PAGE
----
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Panafacom MN1610

Panafacom (currently PFU) was a conglomerate of the Japanese companies—formed by Fujitsu, Fuji Electric and the Matsushita Group on July 2, 1973. They developed one of the first commercially available 16-bit microprocessors, the MN1610.[1][2][3][4] Released in 1975, it was "the world's first 16-bit microcomputer on a single chip" according to Fujitsu.[2]

The PANAFACOM Lkit-16 was a learning kit released in March 1977 to popularize the first 16-bit single-chip microcomputer. The microcomputer was equipped with the first 16-bit parallel high-performance single-chip processor (*1), developed by PANAFACOM in 1975.[4]

This processor provided better cost performance than conventional 8-bit microcomputers with its enhanced speed (about 200%) and reduced memory usage (about 60%). The unique features of the Lkit-16 were: (1) a simplified keyboard for assembler input, (2) console functions that allowed easy debugging, and (3) a built-in audio cassette interface for data I/O. Through a simplified program input by a one-step assembler and implementation of Tiny BASIC that was popular among microcomputer users at that time, the Lkit-16 greatly contributed to the expansion of computer knowledge from would-be engineers to amateur users who were interested in microcomputers. Main unit price was \98,000.Main specifications:- CPU: MN1610 (clock rate of 2 MHz, 16-bit parallel processing)- ROM: 1KW (maximum 2KW)- RAM: 0.5KW (maximum 1KW)- I/O port: MN1630- Other specifications: Equipped with an audio cassette interface*1[4]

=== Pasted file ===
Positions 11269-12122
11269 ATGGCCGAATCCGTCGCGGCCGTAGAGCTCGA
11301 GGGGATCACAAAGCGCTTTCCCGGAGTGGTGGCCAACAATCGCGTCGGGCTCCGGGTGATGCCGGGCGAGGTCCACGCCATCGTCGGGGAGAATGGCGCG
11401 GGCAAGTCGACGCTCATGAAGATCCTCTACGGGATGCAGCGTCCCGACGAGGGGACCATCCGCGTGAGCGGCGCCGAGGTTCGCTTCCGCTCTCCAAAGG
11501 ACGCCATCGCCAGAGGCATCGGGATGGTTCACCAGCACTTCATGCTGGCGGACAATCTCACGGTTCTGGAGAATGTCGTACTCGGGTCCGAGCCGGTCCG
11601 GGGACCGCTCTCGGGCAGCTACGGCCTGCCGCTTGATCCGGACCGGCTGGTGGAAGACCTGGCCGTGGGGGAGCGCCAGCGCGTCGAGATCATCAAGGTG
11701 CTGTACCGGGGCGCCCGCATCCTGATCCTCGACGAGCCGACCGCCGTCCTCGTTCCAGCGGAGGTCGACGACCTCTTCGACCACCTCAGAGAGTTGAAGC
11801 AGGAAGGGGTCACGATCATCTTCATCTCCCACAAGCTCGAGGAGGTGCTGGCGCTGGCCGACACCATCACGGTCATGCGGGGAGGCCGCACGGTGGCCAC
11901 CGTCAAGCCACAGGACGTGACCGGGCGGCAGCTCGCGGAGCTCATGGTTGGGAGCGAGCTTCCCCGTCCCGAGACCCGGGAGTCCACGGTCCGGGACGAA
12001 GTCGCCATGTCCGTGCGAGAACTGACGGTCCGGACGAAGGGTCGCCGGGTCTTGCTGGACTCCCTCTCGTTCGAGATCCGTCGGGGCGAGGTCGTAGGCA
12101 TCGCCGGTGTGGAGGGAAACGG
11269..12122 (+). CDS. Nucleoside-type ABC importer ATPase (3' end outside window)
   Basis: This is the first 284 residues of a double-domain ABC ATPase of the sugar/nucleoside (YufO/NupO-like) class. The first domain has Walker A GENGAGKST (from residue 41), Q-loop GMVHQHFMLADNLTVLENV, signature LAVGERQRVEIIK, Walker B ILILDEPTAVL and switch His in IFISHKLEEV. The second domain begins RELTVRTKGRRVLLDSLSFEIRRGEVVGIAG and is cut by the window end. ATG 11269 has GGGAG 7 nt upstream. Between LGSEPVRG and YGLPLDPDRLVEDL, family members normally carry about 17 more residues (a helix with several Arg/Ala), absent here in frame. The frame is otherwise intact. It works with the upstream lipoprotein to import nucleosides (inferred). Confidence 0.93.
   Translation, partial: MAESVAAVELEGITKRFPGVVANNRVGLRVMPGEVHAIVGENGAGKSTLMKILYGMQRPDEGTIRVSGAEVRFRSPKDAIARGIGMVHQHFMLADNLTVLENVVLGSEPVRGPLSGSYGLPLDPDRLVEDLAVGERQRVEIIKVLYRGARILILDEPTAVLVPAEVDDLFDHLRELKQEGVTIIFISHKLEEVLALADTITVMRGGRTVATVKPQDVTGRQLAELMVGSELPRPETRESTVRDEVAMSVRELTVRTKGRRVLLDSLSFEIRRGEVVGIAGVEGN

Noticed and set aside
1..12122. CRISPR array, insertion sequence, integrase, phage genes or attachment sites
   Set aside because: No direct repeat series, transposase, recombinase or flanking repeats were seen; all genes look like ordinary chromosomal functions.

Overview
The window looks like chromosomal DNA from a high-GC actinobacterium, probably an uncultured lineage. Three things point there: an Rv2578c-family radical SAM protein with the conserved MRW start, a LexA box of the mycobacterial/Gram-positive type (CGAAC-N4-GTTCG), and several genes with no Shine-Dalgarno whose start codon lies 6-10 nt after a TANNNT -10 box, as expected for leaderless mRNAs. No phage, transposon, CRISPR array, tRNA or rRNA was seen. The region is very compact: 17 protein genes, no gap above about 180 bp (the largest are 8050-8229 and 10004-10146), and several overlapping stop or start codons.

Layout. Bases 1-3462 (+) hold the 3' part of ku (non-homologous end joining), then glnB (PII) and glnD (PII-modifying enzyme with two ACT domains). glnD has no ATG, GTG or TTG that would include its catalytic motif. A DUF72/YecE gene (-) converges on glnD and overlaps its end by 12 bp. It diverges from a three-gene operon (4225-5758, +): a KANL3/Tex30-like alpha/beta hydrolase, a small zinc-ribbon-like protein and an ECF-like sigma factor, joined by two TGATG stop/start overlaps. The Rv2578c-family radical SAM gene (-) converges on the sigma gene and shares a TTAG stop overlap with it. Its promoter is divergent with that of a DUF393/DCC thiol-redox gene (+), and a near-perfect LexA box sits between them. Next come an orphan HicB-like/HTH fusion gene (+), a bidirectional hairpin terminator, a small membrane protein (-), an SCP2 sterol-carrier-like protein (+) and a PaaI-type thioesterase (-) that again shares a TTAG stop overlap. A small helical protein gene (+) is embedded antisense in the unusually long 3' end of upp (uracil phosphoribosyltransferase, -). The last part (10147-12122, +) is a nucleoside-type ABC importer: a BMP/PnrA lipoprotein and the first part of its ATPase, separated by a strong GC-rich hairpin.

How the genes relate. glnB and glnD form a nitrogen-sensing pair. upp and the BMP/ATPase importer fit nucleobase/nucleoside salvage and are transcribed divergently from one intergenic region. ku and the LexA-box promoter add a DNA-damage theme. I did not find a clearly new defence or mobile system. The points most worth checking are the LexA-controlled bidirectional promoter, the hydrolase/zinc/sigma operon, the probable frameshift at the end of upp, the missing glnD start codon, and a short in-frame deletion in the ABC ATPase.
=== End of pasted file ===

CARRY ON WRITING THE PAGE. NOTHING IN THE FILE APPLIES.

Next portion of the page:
This processor was developed by PANAFACOM in 1975, around the same time that the 16-bit single-chip type processor was first introduced to the world.[4]

References[edit | edit source]

  1. 16-bit Microprocessors. CPU Museum. Retrieved on 5 October 2010
  2. 2.0 2.1 History. PFU. Retrieved on 5 October 2010
  3. Panafacom 1613 Processors. Retrieved on 5 October 2010
  4. 4.0 4.1 4.2 4.3 PANAFACOM Lkit-16, Information Processing Society of Japan